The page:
Group 26 - Pressure Washer
A requirement for MAE277, taught by Erich Devendorf, the Reverse Engineering Project is designed to help students familiarize themselves with the assembly of a product. Over the course of the semester, the students will work on five gates which will showcase the ongoing analysis of their products. This project will reinforce key skills that engineers utilize everyday.
Groups 25 and 26 were assigned a pressure washer. Rather than share entire product between two groups, the product was divided into two, with group 25 analyzing the compressor and with group 26 analyzing the engine.
Gate 1: Request for Proposal
This portion of the Reverse Engineering Project is designed to help the group become familiarized with the product, a pressure washer. A general work outline for the semester will be developed and will contain the following items: a work proposal, a management proposal, and an initial product assessment.
Gate 2: Preliminary Project Review
Gate 4: Product Reassembly Plan
Does your product run the same as before you dis-assembled it
- After re-assembly the engine continues to move with hand cranking as it did when we received it. The only differences being damage to several gaskets (which appeared to be aged to begin with) and a lack of oil which was removed and disposed of during dis-assembly. Getting the product into a working state should be as simple as adding new oil into it.
What were the differences between the disassembly/reassembly processes?
- The disassembly/reassembly processes were mostly the same for our group. When the product was being disassembled, our members took precaution to write down the correct sequence of events if they made any mistakes so that others would not have the same problems.
- Almost the same set of tools was used during the reassembly process. The only tool that was not needed was the rubber mallet. The tools necessary are a basic metric socket set (only the 8mm, 10mm, 12mm, 13mm, and 22mm sockets are needed), and open-end wrenches. The optional pair of pliers can also be used but the funnel is not needed any more to drain the oil from the engine.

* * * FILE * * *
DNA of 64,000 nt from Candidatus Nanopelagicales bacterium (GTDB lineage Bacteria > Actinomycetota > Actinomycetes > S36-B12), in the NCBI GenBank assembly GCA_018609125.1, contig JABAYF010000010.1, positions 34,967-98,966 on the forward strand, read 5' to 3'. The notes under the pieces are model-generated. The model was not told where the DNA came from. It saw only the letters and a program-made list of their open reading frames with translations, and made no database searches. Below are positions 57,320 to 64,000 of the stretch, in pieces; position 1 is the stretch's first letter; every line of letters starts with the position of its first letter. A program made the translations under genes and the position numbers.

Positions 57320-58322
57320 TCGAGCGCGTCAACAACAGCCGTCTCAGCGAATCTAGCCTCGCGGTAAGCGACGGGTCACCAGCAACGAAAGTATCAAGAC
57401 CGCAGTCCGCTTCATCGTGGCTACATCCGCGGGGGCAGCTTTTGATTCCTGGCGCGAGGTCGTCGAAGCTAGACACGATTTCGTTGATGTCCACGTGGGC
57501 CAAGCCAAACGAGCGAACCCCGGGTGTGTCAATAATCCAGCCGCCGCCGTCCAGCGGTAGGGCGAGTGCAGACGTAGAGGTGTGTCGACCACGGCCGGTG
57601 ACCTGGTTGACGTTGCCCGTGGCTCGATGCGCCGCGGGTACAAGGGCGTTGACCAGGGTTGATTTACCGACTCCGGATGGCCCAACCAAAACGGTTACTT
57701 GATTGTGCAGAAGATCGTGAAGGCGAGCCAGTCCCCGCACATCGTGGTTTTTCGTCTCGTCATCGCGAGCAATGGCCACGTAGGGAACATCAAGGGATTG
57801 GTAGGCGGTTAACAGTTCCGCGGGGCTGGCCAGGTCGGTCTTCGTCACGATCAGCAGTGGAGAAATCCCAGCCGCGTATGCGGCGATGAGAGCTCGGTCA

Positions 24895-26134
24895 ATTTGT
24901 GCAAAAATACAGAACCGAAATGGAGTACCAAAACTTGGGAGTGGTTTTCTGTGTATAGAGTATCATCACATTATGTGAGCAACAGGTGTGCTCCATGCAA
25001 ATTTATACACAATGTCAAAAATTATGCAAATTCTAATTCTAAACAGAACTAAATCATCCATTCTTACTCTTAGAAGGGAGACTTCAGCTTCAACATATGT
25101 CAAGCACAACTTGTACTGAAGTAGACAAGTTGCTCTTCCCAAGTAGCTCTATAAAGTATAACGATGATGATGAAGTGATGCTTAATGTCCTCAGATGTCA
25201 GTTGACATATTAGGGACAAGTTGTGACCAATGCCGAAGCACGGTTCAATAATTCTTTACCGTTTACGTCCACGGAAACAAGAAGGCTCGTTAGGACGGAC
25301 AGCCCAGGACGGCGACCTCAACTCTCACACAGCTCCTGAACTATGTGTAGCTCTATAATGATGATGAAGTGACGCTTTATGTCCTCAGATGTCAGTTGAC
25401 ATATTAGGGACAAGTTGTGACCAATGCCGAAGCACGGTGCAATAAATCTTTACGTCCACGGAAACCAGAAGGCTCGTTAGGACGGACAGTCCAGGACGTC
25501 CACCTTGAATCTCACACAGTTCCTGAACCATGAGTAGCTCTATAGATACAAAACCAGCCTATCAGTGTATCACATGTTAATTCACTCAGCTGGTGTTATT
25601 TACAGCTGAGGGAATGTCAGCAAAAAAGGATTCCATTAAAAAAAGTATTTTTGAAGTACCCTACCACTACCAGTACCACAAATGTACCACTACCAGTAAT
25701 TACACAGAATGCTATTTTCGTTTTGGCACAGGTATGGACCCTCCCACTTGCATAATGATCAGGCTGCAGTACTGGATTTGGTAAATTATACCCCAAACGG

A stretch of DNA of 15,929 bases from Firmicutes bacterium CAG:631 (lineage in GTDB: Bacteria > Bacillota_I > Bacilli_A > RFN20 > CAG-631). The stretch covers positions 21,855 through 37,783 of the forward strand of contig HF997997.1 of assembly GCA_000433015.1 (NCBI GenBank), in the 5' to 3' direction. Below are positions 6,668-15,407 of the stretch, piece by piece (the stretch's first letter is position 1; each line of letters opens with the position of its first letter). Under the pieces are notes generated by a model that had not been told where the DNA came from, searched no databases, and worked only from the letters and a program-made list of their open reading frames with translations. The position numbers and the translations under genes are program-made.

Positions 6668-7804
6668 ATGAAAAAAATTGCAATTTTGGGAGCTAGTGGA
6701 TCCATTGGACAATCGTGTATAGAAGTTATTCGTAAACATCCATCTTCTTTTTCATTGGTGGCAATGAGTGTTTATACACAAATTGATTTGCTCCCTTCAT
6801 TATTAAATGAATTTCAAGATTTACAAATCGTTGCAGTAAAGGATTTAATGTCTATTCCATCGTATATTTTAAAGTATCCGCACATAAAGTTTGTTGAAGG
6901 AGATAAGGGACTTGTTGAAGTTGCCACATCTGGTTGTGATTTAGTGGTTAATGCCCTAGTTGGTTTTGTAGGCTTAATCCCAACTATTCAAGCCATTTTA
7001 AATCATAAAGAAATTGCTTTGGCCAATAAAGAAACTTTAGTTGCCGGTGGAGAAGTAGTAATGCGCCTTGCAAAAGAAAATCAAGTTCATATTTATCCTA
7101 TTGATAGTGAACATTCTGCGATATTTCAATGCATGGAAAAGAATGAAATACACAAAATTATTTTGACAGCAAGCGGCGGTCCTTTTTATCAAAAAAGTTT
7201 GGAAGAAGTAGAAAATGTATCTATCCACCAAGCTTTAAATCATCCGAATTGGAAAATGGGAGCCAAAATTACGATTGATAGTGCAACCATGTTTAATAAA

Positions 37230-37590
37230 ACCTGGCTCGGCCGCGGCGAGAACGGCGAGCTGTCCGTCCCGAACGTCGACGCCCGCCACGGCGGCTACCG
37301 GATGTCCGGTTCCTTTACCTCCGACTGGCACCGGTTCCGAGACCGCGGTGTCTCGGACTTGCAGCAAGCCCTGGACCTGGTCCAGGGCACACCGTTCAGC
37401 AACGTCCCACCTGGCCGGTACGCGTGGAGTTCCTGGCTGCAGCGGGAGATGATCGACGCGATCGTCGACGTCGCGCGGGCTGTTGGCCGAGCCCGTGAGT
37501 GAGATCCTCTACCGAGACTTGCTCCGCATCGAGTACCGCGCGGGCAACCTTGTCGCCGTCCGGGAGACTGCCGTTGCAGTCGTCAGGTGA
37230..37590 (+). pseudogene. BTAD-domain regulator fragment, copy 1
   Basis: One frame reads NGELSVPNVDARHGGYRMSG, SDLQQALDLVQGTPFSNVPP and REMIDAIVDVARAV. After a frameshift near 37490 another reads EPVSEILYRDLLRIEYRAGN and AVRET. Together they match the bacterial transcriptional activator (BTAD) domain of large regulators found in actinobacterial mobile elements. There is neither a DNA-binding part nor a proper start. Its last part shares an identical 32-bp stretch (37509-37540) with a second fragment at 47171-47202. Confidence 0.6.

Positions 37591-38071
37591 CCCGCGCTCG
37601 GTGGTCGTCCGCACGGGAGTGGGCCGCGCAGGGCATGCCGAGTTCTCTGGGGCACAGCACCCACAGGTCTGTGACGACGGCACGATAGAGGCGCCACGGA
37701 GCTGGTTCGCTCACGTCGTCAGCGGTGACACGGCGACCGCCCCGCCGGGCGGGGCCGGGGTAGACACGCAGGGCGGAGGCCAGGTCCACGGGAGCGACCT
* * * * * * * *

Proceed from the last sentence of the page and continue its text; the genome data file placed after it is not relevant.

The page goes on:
- Our group was able to reassemble almost the entire product. The engine is reassembled and mounted back onto the frame. We are just missing a couple of hoses.
Are there any additional recommendations your group would make at the product level (operation, manufacturing, assembly, design, configuration, etc.)?
- One design change which would increase the life of the pressure washer would be to have any exposed metals either covered with plastic shielding, or coated with a highly durable paint. This would reduce rusting and other damage to the engine and washer in general, extending its operational lifetime. This would require a fairly minimal cost increase weighed against a good potential lengthening of the products life.
- During dis-assembly of the product, we noticed that several of the gaskets were in poor condition. A sturdier material for the gaskets may be in order, as well as a slight increase in the width of walls to better prevent them falling apart. Again this would increase costs slightly, but should also improve the functional life of the product.